THE SUBSTANCE ABUSE AND MENTAL HEALTH SERVICES ADMINISTRATION’S NATIONAL REGISTRY OF EVIDENCE-BASED PROGRAMS AND PRACTICES1
The National Registry of Evidence-based Programs and Practices (NREPP) provides publicly available electronic access to information on more than 350 substance abuse and mental health interventions. NREPP’s registry and review system was established to provide information to the public about evidence-based programs and practices that are available for implementation. NREPP’s registry, run by the Substance Abuse and Mental Health Services Administration (SAMHSA), includes only interventions that undergo NREPP’s review process, which provides information on research quality and impacts on individual outcomes. However, it should be noted that some, but not all, of the evidence presented online has been reviewed. Therefore, NREPP’s registry is not fully comprehensive, and specific interventions are not recommended or supported. Instead, the registry is intended to be a tool for use in designing an intervention to meet specific needs.
The information provided by NREPP includes a program profile that gives
- a description of the program, the population(s) served, and the program’s major components and goals;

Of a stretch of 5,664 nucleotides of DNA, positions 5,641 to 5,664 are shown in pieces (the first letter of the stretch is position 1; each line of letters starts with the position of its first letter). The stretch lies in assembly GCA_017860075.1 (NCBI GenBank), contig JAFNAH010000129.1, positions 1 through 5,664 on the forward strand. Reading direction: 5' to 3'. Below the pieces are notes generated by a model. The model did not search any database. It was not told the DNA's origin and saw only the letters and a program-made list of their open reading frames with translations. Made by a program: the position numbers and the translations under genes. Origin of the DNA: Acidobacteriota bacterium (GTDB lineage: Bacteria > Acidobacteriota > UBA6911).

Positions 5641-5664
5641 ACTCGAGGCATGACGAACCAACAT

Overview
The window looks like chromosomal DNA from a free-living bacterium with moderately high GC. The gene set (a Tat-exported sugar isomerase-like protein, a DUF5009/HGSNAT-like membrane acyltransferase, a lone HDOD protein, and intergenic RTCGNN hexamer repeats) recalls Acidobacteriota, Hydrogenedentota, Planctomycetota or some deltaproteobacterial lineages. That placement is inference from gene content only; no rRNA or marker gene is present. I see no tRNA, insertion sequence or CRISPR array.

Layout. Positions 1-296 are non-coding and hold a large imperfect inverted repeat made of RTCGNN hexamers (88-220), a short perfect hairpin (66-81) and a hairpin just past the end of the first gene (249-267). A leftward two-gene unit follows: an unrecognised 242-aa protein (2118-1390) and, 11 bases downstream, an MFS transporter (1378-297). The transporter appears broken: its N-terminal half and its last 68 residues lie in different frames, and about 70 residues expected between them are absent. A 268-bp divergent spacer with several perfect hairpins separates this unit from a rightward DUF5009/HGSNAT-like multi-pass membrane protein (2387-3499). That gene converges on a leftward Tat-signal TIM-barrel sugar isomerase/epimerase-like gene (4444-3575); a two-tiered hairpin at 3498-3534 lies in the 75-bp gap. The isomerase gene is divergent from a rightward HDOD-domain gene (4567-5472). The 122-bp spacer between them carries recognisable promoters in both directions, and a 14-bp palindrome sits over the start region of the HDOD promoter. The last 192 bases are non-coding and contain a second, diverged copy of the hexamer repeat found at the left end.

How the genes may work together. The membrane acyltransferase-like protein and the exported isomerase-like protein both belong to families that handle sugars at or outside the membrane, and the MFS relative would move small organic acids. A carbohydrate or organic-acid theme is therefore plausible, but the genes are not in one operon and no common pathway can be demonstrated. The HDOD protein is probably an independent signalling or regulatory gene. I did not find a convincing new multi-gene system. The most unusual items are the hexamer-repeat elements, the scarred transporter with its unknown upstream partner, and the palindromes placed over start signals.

- key study findings and ratings for outcomes (both positive and negative);
- a compilation of evaluations of the effectiveness of the program;
- dissemination and implementation information; and
The information is updated over time.
Typically, interventions that are candidates for inclusion in the registry are submitted by developers or other interested parties or found through environmental scans, such as literature searches by staff, or through agency nominations. NREPP then screens the interventions to determine whether they are eligible for review. To be eligible, an intervention must meet three minimum requirements:
- The intervention’s research or evaluation must either measure mental health or substance abuse outcomes or behavioral health-related outcomes for those with or at risk of mental health issues or substance use problems.
- Evidence of outcomes must have been found in a minimum of one experimental or quasi-experimental study.